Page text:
A pre-tax loss of £12.8million for 2021 has been reported by Ascot, with finances affected by the Covid-19 pandemic for a second year.
The track sustained a loss of just £200,000 in 2020, with pandemic insurance cover, furlough and business rates relief helping to mitigate a year which saw paying crowds for just two racedays. Without support, a pre-tax loss of more than £31m would have been suffered.
However, 2021 proved a “challenging” year for the racecourse, with no pandemic insurance available and Covid-19 restrictions in place for part of the calendar.
Turnover rose by 113 per cent to £46.9m as crowds were gradually able to return to the racecourse, but this was more than 51 per cent lower than the 2019 level.
Six fixtures were held behind closed doors, with limited crowds allowed to attend Royal Ascot and the Summer Mile meeting in July before restrictions were lifted.
But the venue’s debt position was described as “stable”, with a standby loan facility of £20m available until 2023 arranged through the government’s coronavirus business interruption loan scheme (CLBILS) undrawn.
Ascot’s chief executive officer Guy Henderson said: “The 2021 financial year was challenging for obvious reasons and so we are particularly pleased to have got through the pandemic with reduced debt and without needing to activate the standby government CLBILS loan facility. This has provided the business with a solid platform from which to invest in re-building out of it.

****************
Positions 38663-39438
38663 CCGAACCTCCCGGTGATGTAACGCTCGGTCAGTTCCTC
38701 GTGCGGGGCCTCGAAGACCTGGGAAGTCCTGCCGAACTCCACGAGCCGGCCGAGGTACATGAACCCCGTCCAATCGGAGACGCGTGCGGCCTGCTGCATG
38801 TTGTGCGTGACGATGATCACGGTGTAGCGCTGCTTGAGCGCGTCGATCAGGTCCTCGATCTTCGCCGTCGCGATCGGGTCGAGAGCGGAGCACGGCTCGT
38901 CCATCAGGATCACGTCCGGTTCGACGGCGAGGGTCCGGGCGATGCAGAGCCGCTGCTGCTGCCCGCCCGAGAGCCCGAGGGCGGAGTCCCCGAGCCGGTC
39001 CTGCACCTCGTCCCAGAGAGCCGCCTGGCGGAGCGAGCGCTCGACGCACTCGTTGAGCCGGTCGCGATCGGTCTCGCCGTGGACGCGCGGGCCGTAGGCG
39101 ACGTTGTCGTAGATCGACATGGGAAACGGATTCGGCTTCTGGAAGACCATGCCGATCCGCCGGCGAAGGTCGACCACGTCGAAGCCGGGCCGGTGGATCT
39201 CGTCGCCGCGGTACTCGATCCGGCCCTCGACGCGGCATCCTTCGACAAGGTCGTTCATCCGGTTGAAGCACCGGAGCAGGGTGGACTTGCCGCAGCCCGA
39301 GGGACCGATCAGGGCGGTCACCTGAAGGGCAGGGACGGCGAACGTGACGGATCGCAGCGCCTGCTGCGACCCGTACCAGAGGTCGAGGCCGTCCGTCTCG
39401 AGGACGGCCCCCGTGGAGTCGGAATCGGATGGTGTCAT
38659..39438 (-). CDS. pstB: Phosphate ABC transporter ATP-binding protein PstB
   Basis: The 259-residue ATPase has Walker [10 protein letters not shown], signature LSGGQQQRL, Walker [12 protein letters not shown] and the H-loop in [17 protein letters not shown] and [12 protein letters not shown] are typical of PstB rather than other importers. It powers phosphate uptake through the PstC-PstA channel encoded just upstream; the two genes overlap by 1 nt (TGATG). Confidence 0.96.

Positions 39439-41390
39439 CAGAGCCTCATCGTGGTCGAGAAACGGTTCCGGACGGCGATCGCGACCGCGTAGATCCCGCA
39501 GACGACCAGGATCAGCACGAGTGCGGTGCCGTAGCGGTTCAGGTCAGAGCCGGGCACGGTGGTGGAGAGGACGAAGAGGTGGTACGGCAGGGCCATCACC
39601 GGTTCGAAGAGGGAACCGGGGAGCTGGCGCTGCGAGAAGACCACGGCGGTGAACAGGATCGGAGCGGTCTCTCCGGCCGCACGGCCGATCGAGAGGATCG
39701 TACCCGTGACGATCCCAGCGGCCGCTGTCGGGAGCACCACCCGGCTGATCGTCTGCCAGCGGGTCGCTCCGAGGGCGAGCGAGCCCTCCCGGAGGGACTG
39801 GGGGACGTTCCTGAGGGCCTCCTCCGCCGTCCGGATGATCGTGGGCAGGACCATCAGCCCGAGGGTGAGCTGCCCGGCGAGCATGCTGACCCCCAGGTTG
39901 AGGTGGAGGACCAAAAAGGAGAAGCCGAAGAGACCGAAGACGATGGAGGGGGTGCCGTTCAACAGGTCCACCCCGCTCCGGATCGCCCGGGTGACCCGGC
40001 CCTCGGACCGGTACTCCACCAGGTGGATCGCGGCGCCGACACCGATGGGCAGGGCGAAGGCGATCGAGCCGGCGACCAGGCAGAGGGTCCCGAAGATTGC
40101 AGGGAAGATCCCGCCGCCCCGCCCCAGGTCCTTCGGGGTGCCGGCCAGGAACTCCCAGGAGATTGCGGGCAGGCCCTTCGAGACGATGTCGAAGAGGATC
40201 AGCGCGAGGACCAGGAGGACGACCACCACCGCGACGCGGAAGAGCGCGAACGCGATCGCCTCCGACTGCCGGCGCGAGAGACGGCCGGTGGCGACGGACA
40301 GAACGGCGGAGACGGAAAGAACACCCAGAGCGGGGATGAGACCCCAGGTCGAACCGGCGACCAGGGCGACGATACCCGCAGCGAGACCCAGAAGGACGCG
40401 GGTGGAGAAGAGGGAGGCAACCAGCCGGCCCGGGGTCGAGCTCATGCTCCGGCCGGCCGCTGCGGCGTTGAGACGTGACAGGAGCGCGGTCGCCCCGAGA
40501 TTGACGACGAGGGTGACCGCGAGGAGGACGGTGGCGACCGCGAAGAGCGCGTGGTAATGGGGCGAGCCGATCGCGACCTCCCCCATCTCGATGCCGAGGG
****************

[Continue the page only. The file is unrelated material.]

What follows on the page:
“I wish to thank and pay particular tribute to all our staff and commercial partners for their loyalty and dedication throughout the pandemic. This enabled us to stage Royal Ascot 2020 as the first major national sporting event behind closed doors and, on less than a month’s notice, to deliver Royal Ascot 2021 as part of the Government’s Events Research Programme.
“For 2022, we invested significantly in improving customer experience through reducing density, reconfiguring and redesigning the site and introducing new offerings for the first full-scale Royal meeting for three years.
“We welcomed a crowd of nearly 275,000 (down from the usual 300,000 as planned) and offered record prize money of £8.65m contested by world class horses from eight different nations.
“We look forward to the rest of year with excitement.”
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